As often happened with the old guild apprenticeships, David Hardy started his art studies when he was eleven years old. His grandmother, Marion Virginia Randall Randlett, became his first teacher. She had studied with William Merritt Chase during the early days of the Art Students League of New York. Even in her later days, "Mammaw" still fumed her resentment that when she did her anatomy studies, classes were segregated and she was herded into a "ladies’ group."
At age nineteen, Hardy continued his studies with the prominent Dallas portrait painter, Ramon Froman, under whom he studied for three years. Afterwards, He enrolled in the American Academy of Fine Art in Chicago. There he studied anatomy and figure drawing with an elderly Antonin Sterba. Sterba, when quite young, had studied with some of the French Academy greats at the Academe Julliane in Paris. Sterba introduced Hardy to the approaches favored by Jean Auguste Dominique Ingres for constructing the human figure. Hardy went on to advanced figure drawing under the tutelage of Joseph Van der Brouk, graduate of the Royal Academy in Brussels. Van der Brouk emphasized the importance of describing light on form. Hardy’s figure painting teacher at the Academy was the renowned William Moseby. A talented colorist, Moseby was a graduate of both the Royal Academy in Brussels and the Superior Institute in Antwerp.
After three and a half years of continuous studies, Hardy moved to New York. He then enrolled in his grandmother’s alma mater, the Art Students League. At the League, he worked with the great anatomist, Robert Beverly Hale. Frank Mason, his figure painting instructor at the League, introduced him to research and Old Master painting formulations reconstructed by Jacques Maroger, former Head of Restoration, the Louvre Museum, Paris. While in New York, Hardy also studied creative thinking for artists with Jack Potter at the School of Visual Arts. An accomplished draftsman and painter, Hardy has exhibited at the John Pence Gallery in San Francisco. He is included in a highly regarded textbook, "A Guide to Drawing," Fifth Edition, by Daniel M. Mendelowitz and Duane A. Wakeham. This text is used by major college art departments nationally, including, among others, Stanford University.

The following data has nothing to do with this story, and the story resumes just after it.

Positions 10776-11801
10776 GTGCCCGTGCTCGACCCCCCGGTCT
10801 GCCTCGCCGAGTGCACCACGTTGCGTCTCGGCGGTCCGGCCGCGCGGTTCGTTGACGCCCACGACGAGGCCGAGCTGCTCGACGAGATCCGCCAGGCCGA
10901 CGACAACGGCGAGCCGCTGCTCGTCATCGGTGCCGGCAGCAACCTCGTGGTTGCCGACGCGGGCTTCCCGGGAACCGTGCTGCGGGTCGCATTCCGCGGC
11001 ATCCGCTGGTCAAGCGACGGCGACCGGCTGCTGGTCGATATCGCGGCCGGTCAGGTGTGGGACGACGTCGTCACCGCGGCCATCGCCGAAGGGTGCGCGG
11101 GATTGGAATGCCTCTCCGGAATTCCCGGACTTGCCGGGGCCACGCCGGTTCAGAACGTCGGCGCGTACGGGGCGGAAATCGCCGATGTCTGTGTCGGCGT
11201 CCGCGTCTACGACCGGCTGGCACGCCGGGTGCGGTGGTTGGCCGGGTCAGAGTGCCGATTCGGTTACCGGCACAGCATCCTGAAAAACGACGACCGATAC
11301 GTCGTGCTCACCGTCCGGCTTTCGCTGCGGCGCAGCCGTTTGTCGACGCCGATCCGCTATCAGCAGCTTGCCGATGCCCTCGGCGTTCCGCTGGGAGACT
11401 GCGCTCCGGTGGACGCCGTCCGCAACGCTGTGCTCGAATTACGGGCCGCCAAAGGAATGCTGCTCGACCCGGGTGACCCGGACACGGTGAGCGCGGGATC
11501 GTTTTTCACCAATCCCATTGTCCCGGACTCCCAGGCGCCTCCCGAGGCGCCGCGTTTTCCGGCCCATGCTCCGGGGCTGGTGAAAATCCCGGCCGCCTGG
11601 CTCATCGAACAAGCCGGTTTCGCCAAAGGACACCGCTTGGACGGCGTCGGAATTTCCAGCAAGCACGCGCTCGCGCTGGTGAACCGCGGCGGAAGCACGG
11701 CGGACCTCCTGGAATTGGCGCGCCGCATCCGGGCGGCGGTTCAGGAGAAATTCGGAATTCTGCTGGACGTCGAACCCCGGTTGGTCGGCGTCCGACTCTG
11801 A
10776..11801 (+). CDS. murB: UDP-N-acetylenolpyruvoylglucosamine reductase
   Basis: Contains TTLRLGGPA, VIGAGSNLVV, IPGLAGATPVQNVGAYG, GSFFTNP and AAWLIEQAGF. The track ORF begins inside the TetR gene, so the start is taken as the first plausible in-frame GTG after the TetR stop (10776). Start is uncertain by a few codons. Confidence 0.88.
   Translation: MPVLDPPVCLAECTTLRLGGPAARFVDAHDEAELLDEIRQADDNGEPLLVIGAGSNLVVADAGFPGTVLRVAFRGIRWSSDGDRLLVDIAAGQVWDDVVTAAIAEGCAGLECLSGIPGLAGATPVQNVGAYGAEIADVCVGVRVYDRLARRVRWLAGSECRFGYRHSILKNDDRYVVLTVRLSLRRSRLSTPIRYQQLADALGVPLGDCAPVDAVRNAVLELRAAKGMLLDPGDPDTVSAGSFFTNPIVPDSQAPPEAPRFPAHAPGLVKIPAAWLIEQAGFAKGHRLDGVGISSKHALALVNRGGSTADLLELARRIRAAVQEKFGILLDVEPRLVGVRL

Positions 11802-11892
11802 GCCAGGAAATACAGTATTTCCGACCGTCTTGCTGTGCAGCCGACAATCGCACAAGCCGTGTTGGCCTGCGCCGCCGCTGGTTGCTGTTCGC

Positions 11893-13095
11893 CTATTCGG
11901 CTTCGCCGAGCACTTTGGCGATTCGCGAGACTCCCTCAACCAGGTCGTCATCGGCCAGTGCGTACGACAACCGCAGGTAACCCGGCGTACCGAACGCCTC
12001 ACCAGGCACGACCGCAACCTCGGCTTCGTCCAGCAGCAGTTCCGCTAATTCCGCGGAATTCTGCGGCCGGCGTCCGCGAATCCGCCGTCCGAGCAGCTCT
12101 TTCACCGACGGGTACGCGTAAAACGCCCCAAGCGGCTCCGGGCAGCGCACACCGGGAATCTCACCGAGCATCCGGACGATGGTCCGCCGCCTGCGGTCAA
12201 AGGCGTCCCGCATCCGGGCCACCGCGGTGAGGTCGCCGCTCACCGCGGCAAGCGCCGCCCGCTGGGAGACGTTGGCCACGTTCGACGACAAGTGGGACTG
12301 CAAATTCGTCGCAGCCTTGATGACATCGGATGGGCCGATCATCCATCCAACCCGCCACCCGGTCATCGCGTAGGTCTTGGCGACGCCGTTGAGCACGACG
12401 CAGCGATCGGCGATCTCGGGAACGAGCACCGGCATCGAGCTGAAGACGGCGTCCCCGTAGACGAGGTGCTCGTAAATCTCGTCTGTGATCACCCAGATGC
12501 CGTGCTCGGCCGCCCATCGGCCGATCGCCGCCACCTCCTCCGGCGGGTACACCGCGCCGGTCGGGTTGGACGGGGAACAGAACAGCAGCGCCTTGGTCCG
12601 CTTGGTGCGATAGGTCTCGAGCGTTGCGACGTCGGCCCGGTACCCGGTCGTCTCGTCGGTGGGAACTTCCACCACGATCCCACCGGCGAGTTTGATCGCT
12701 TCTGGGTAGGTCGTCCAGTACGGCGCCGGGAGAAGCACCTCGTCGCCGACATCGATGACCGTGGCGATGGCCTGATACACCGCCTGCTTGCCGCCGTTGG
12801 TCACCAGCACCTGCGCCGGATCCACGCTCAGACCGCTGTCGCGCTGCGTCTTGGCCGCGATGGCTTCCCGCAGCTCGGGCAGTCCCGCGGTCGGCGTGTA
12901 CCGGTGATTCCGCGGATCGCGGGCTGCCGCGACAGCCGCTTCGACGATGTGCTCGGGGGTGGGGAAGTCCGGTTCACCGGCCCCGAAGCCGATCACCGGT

Hardy is also among artists featured in the North Light Publications book, "The Best of Flower Painting," and is listed in "Who’s Who in American Art." He was invited to participate in "The Best of Oil Paintings," issued by Rockport Publications in 1996. His portraits and other paintings are included in major collections nationally and abroad.
David Hardy’s rare combination of warmth and acumen set the tone for the Atelier. One of his students describes the studio as a place where he goes when he wants "both support and challenge" for his work.
The Benefits of Learning Dynamic Symmetry and Real Design
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